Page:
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Mayor confronts chamber over 'misleading' article

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Owen Sound’s chamber of commerce “somewhat severed” its once-positive relationship with city hall by publishing an article with inflammatory information related to police and fire costs in the community, the city’s mayor said Tuesday.

Deb Haswell stood up after a keynote address by Ontario Chamber of Commerce president Allan O’Dette to ask him to explain the purpose of local chambers in communities and to provide an example of one that has succeeded in fostering a productive relationship with its municipal government for the betterment of the community.

“The chamber here, in my view, needs a lot of help and a lot of direction from your office on both those fronts,” she said during an event put on by the Owen Sound & District Chamber of Commerce at the Days Inn in Owen Sound.

About 50 area chamber officials and members attended the event.

Haswell was referring to an article entitled “Review shows police and fire costs alarming. Is the impact on Owen Sound budget an emergency in the making?,” that was written by the local chamber’s “advocacy committee” and included in its June 4 “Make it your business” publication.

City officials, including Haswell, have criticized the article, which compares the cost of policing and fire in Owen Sound per $100,000 of assessment to the cost in similar-sized municipalities in Ontario. They say the story contains misleading information and ignores the positive steps the city has taken to reduce costs.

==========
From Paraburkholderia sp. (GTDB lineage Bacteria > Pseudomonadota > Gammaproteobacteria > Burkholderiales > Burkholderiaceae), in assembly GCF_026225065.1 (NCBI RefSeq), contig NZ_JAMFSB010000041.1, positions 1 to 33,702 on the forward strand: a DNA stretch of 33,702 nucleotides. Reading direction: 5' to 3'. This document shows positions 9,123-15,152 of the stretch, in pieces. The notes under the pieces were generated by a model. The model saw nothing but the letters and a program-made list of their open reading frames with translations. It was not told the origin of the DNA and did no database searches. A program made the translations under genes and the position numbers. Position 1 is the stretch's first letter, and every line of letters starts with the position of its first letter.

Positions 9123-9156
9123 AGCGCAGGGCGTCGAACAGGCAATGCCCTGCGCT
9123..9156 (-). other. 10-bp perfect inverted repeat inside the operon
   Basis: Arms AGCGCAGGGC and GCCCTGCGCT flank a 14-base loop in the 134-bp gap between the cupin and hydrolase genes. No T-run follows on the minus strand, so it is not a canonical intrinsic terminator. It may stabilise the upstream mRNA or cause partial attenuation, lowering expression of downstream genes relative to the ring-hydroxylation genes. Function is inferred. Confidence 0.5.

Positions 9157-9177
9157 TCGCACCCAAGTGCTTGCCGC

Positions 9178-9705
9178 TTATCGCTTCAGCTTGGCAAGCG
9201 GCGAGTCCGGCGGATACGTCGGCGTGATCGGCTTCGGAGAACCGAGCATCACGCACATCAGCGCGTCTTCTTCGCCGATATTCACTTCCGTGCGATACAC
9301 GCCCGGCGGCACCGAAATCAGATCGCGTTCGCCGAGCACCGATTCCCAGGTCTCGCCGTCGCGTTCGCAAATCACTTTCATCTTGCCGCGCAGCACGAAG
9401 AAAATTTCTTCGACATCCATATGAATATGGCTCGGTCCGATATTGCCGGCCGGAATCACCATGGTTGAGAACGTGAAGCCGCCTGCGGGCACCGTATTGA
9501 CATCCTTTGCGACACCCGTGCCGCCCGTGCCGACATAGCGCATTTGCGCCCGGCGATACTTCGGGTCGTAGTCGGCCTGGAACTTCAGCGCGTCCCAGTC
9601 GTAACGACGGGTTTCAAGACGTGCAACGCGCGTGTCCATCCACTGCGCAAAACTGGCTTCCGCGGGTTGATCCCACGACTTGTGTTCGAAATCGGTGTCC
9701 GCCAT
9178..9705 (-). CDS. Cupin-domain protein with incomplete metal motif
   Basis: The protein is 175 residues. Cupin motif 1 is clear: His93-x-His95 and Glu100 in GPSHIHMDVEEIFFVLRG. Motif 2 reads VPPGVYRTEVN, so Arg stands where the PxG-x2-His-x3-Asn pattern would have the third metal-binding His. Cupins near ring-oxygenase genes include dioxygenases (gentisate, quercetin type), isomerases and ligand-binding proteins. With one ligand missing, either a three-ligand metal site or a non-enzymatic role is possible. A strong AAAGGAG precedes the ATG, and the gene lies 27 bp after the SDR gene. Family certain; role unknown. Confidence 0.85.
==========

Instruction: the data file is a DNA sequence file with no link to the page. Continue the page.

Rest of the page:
The Owen Sound chamber of commerce is standing behind it, saying the information was pulled from a Municipal Study 2012 report by BMA Management Consulting Inc., which looked at 86 of Ontario’s 444 municipalities.

“We can certainly understand, perhaps after revisiting the article, how one might find themselves so put off by the article if you were the City of Owen Sound or the police service or the fire service,” local chamber president Steve Coffey said in an interview.

“But we really just wanted to make sure the community was aware of some of the impacts of the costs of overall fire and police services inside the City of Owen Sound.”

He said publishing the article achieved the goal of creating dialogue in the community.

Haswell and Coffey are scheduled to meet Wednesday to discuss the issue.

“One can say it was a real catalyst to get us in the same room to see: a) do we have a problem; and b) can we find any solutions?” he said.

Haswell said the chamber did not have to print the article to secure a meeting with city officials. She said she has met routinely with the organization since she was elected mayor in 2010.

Haswell described the feud with the chamber as a “bump on the road.

“I’m looking forward to regrouping.”

O’Dette, in response to Haswell’s question, did not single out one chamber of commerce as better than another but did say the organization’s role is to “pull people together” for the advancement of the community.

“Specific to the hard feelings, because you raised it in a public place, I think it’s your collective responsibility to figure out how you get around that,” he said.